senoritafish: (fisheries observer by ray troll)
[personal profile] senoritafish
Good grief, June is almost over. How did it fly by so fast?

The second week of June I had to go to a PFMC meeting in Spokane, WA. If you're wondering why a body having to do with mostly ocean-going fishing meets occasionally on the eastern side of Washington (and sometimes in Idaho), the answer is "salmon." Which I have nothing to do with, but salmon drags everything after it. My flight had a transfer in Seattle and I had a 2½ hour layover between planes. [ profile] tikistitch was kind enough to come down and meet me at the airport and chat between planes; we got some dinner and I hope I didn't babble at her too much - I really didn't expect that glass of wine to be so big, especially at an airport, and it turns out I'm really a lightweight lately. I brought her a little Stitch something from Downtown Disney she'd mentioned she couldn't find, just in gratitude for all the fun I've had reading her Mythklok stories. Really great to meet you, Pam, and thanks for putting up with me!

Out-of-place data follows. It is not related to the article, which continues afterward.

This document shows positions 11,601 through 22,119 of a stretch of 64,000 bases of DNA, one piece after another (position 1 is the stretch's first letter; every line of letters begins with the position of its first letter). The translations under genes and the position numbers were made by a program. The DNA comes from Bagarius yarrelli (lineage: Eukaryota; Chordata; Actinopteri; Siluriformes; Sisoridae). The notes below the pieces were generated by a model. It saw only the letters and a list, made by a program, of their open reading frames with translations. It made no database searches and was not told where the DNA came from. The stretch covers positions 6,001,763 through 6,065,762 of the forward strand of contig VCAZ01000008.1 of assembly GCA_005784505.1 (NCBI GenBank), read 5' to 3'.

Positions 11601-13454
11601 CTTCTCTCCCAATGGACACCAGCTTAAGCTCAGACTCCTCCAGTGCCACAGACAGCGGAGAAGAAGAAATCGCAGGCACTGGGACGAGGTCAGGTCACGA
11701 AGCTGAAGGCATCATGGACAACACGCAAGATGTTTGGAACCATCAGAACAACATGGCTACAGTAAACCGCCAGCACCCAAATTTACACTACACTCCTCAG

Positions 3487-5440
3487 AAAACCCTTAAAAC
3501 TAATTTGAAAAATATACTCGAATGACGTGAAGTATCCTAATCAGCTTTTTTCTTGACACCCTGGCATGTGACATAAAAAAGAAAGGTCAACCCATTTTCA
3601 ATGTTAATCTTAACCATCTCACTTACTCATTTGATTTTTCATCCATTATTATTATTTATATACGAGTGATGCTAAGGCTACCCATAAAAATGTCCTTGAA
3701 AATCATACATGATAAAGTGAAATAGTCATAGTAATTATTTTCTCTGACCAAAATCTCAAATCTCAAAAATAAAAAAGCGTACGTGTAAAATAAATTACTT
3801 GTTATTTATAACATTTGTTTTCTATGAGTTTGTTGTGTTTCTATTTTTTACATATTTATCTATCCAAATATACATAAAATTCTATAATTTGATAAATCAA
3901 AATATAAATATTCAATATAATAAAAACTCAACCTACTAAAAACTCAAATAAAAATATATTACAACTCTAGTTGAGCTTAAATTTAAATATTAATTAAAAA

There were only two HMS agenda items, and one was pretty much just discussion. However, the other was more complicated, even though it hasn't been in the past. The team I'm on is supposed to suggest recommendations for the Council to make to international fisheries management bodies known collectively as Regional Fisheries Management Organizations (RFMOs) - because sharks, tunas, swordfish and other Highly Migratory Species move all over the Pacific Ocean and many countries fish on the same populations. Generally, a lot of these stem from biomass assessments that are done by "working groups", that is, scientists from agencies from a number of countries working under to auspices of the RFMOs to come up with biomass assessments. Our team will generally go over the recommendations from those working groups, or have someone associated with them speak to us, and if those more experienced in doing assessments (Suzy is actually on one or two of the working groups) agree with the results, then we generally suggest the Council recommend US delegates to whatever RFMO support it and if needed, suggest ways to manage fisheries - ferinstance, if the assessment says a species is approaching a condition of overfishing, and fishing mortality needs to be limited, suggest limiting fishing effort by a maximum tons landed, number of fishing days, closed areas or seasons etc. And since, in most cases U.S. fishers take only a small fraction of the total (in the case of tuna, there are none of those giant purse seiners based here anymore) trying to find ways to do it without putting them out of business. Our team mostly looks at the biological and to some extent the economic side of the picture; there's also an advisory subpanel made up of commercial and sportfishing industry members, environmental groups, and science-at-large people that also gives their input and recommendations. Each of our groups writes up a report which is read in front of the Council, who then asks questions, discusses it, and moves to make some action; all. They make take some recommendations and discard others. If you're curious, you can look at the agenda and see the reports here.